Angry. Tired. Frustrated. 'This is too much. I can't go on anymore. What am I even doing in my life?'
It all came over me like a wave first thing this morning.
Crosslinks had warned me: there will be a 'honeymoon period' when everything in Portugal is exciting and wonderful and then culture shock will hit. After this, I can expect a new normal as I settle down. So maybe this was/is the start of my 'culture shock' phase?
Or maybe it's an answer to prayer. Just yesterday I knew it was a problem that my mind was wandering so much when I read the Bible - how could I profess to love God when I was so bad at listening to what he says? But my heart didn't feel the reality of the problem. So I prayed that God would help me feel its severity. And then today I woke up feeling angry.
I'm not entirely sure why, but I was angry partly because I just wanted to sit and receive God's word but, at the same time, I was in the way. I started tidying up. But did I need to move papers now? Couldn't it wait? Then I looked at my phone and sent a few replies. Were they really that urgent? Why were there so many messages? And why did I feel so bound to respond right now? Why couldn't I just enjoy listening to his eternal voice instead?
I faffed around answering messages, 'tidying up' and getting angrier. After 45 minutes I managed to find the self-control to stop and go for my ten-minute run. Phew.
I've been trying to do this most days since I've arrived in Coimbra. I love running and I'm really so lucky to live right next to the river Mondego. It was good to clear my head a bit and try to work out what was going on. And pray for strength to read God's word when I got back to my room. And pray for my church in Greenwich and people in Coimbra.
I still didn't know exactly what was going on. Maybe it was language frustrations. I still get the days of the week wrong in Portuguese. Monday is 'segunda feira' (literally ’second day’) and Tuesday is 'terça feira' (‘third day’) and so on until Friday - which is confusing because I think of Monday as the first day of the week and Tuesday as the second day...
I think it was probably a bit of everything that was making me angry: culture shock, tiredness and frustration with myself for being distracted from the greatest person in the universe, the one who loves me most of all.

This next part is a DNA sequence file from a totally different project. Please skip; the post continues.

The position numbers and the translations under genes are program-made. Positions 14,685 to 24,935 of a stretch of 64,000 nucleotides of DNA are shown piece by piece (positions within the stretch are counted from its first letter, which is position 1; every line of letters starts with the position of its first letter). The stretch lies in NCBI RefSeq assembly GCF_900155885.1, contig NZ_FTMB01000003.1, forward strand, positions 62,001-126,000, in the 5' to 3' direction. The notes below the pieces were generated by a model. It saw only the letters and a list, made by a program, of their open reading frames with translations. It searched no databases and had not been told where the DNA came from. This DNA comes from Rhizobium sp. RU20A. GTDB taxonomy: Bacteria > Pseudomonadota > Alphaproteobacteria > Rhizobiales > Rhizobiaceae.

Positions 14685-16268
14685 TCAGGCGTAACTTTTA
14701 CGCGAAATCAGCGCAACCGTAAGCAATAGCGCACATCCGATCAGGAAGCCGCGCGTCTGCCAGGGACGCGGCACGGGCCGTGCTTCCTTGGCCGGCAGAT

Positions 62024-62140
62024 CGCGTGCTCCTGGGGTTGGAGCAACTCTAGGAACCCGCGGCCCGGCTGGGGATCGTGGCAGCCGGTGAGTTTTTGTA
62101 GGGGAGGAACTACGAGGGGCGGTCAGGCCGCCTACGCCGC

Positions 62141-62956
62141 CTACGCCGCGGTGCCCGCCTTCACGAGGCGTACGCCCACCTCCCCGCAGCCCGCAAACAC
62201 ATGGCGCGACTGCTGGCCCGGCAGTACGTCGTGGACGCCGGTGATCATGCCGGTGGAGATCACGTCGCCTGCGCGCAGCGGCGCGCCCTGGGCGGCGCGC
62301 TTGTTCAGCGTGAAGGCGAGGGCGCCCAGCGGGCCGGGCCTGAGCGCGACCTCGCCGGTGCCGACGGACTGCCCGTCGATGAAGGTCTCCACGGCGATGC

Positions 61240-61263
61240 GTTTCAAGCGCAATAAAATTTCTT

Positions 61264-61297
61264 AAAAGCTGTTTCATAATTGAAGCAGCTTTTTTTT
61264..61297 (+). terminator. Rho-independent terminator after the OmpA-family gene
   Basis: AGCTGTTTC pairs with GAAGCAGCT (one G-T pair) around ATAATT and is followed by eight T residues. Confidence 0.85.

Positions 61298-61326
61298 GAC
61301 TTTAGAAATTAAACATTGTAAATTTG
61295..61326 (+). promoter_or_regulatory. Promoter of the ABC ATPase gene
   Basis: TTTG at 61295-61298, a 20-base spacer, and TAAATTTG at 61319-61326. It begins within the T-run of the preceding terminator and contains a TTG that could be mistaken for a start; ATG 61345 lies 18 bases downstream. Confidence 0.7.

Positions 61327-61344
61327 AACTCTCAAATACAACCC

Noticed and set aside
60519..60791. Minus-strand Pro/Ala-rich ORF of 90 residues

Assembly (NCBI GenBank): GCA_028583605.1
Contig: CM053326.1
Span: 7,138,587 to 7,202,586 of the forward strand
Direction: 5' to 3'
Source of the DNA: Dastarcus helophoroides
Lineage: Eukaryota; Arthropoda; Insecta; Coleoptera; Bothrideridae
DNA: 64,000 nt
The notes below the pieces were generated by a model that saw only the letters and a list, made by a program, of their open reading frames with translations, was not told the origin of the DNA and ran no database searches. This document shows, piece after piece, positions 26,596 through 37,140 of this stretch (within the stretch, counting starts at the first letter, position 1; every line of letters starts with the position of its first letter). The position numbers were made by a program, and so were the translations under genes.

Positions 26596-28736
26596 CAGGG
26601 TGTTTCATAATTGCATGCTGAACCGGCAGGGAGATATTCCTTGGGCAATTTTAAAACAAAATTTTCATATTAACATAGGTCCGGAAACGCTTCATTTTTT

I decided that when I got back from the run I would just go straight to him, straight to the Bible and not look at my phone. Normally I use an audio bible but maybe I'd try reading aloud to myself instead. It was a lot better. And today I started Deuteronomy, when Moses reminds God's people that their parents' generation didn't listen to God. 'Yet in spite of this word [from God] you did not believe the LORD your God, who went before you in the way to seek you out a place to pitch your tents...' (Deut 1:32-33).
This was really helpful for me! God wanted good for the Israelites and went to prepare a place for them to pitch their tents. But they didn't listen. It was a great reminder that God's words and his actions are always for the benefit of the hearers and the humans - but naturally we don't really want him or his words. It seems like humanity has always been this way. I guess that's part of the reason we find it hard to read the Bible, or aren't that interested in Jesus. But how ironic that the very person who we so easily reject or push to the side is the very one who brings fullness and flourishing to our lives.
Thankfully God doesn't leave humanity like this. He still holds out the offer of forgiveness, so that we can genuinely know him personally. No one is too far away from Jesus, no one is too 'good' or too religious to need his forgiveness.
What a great perspective-changer on a morning that started so badly.
Julia is a short-term partner in Portugal, working alongside Joe and Rachel Clarke and the student Christian movement (GBU). Find out more about short-term mission.
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Julia has been serving in Portugal since 2019, working with the Portuguese Christian Union movement. Her ministry includes reading the Bible with female students, discipling them and encouraging them in evangelism.
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